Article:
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When I first starting writing for the Bellmore Patch, I wanted to write about a place with hidden beauty. I ventured out to the water in hopes of getting some nice views of the East Bay. I am sure anyone from Bellmore can understand my frustration when I realized those views were only blocked by private homes. I drove around for almost an hour and decided to head back. On my way home I passed Mill Pond Park. I stopped immediately.

Historic Series: Mill Pond Park - © Melissa O'Connor

Being that it was a nice day, I was excited to check out the lake and capture some nice shots. It was around 4:30 p.m. and the sun was just starting to set. The light that glimmered off the water and against the trees was really beautiful. The park had a sense of peace, which I found appealing. I found it interesting that when I turned back I could see the many cars that passed on Merrick Road yet I felt like I was in another world. This 54-acre preserve seemed like a nice place to walk, sit, read or just simply appreciate what mother nature has given us.

I slowly walked up the path to the right of the lake and fell in love with the trees. One of my favorite characters of nature, trees carry such knowledge and warmth. They see everything before them and hear the sounds that surround them. The detail on some of these particular trees were captivating. History was telling its story right in front of me and I was taking it all in.

Historic Series: Mill Pond Park - © Melissa O'Connor

Ducks, geese and swans call the Mill Pond home and they are such a delight to be around. There was a small group by the path I had to capture with my camera. They were so calm and comfortable that it almost seemed they were unaware of their surroundings. I soon realized that they noticed I was there and kept an eye on what I was doing.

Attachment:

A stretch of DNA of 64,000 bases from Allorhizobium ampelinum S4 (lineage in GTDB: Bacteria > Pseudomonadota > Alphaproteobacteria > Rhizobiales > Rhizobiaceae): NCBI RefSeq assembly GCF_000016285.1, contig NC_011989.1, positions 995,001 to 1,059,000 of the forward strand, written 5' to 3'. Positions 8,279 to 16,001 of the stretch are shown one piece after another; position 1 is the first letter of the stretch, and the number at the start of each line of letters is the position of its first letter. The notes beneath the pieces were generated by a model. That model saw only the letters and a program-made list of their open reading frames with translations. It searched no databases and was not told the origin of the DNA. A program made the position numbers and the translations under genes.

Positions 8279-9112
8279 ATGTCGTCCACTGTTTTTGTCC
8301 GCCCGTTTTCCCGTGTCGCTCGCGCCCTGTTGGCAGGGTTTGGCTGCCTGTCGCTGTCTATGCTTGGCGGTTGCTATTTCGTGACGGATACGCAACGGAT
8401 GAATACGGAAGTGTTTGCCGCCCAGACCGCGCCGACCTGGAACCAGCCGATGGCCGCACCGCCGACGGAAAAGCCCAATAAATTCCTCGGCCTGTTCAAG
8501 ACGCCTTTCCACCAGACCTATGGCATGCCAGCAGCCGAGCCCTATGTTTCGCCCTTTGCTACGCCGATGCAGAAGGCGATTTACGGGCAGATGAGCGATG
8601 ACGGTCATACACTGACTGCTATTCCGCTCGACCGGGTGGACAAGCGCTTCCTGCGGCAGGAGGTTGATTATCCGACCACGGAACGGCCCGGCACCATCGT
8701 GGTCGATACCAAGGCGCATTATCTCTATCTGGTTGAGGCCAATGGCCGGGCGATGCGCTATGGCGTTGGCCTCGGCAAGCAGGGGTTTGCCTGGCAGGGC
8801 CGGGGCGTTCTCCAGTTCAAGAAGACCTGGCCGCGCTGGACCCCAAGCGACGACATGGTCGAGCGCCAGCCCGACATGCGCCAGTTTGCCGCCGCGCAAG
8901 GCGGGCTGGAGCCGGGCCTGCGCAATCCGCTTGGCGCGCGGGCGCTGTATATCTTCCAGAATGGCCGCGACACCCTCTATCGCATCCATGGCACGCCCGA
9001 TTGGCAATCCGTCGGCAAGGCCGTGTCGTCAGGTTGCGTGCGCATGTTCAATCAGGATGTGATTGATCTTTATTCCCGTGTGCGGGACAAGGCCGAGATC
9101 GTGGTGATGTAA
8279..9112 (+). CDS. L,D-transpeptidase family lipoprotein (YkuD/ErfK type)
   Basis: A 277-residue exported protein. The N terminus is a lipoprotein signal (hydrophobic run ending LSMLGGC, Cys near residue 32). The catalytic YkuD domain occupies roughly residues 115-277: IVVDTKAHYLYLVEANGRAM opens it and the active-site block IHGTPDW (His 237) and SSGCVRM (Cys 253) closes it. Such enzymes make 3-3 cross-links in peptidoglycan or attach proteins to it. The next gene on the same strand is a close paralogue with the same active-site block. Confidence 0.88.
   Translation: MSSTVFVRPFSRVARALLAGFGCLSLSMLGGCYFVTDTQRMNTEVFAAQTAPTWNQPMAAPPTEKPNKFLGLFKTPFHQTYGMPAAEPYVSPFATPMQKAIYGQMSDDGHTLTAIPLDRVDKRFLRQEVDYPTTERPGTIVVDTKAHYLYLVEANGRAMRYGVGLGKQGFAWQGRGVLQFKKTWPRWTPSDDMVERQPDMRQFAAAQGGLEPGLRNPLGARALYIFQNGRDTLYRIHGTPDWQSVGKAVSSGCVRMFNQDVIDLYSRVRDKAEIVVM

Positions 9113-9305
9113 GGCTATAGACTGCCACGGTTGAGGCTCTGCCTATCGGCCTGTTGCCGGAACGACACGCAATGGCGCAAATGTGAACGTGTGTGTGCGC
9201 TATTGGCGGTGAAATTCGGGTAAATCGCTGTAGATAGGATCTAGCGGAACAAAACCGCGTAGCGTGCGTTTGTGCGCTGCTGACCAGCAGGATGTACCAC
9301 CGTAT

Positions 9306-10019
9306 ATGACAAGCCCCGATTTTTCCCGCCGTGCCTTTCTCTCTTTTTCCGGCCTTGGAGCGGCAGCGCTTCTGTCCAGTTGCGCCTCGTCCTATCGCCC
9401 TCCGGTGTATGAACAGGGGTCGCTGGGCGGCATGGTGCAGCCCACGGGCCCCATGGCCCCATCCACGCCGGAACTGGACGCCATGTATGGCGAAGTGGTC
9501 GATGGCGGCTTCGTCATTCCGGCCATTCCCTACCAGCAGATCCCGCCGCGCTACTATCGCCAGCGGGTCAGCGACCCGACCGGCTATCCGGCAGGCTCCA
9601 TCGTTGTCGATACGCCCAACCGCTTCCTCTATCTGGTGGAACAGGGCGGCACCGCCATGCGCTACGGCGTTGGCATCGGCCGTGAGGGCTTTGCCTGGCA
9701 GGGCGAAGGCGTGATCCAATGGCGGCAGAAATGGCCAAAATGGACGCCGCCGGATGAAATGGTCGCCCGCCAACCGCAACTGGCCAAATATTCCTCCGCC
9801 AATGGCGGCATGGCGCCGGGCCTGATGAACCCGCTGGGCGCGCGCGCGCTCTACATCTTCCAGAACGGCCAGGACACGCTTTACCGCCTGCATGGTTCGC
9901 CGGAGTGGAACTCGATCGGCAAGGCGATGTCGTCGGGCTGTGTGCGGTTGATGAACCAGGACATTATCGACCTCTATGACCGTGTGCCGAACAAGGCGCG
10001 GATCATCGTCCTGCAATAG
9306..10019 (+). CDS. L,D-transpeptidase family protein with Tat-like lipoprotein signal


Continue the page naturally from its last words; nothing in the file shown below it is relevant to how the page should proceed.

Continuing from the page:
Historic Series: Mill Pond Park - © Melissa O'Connor

 

Historic Series: Mill Pond Park - © Melissa O'Connor

 

Historic Series: Mill Pond Park - © Melissa O'Connor

 

On the other side of the lake it was slightly a different story. There must have been almost 100 ducks in the water and although they weren’t loud they were much more active. At some point they made me laugh because of their silliness. I find it amusing how they communicate and play. Just another reason to visit Mill Pond Park.

Historic Series: Mill Pond Park - © Melissa O'Connor

 

Historic Series: Mill Pond Park - © Melissa O'Connor

From what I have learned, this pond has been there for more than 100 years.  After looking at a 1914 historic map, it seemed it was owned by the Brooklyn City Water Works like most ponds in the area. New York City received most of its water from these ponds during this time. Although the Brooklyn City Water Works is not there anymore, you can still visit the small pumping station northwest of the pond.

A 1927 map of Nassau County has it marked as Jones Pond. That, I assume, was named after S. J. Jones considering his name was listed on the map next to the pond. After some time it was also named after Thomas Jones. It was later acquired by Nassau County in 1967. Thanks to Clarence Anspake, president of The Historical Society of Bellmore, all my findings were confirmed as well as learning some new and interesting facts about the area.

As you look at my photos, try to imagine that this is the first time you are seeing the park. Take your own inspiration from what my lens has captured and gain a new appreciation for what it has to offer. A little peace and quiet is not all Mill Pond Park is good for. With its naturalistic beauty and a setting far from reality you can surely find a new and improved sense of self and unique view on the world around you.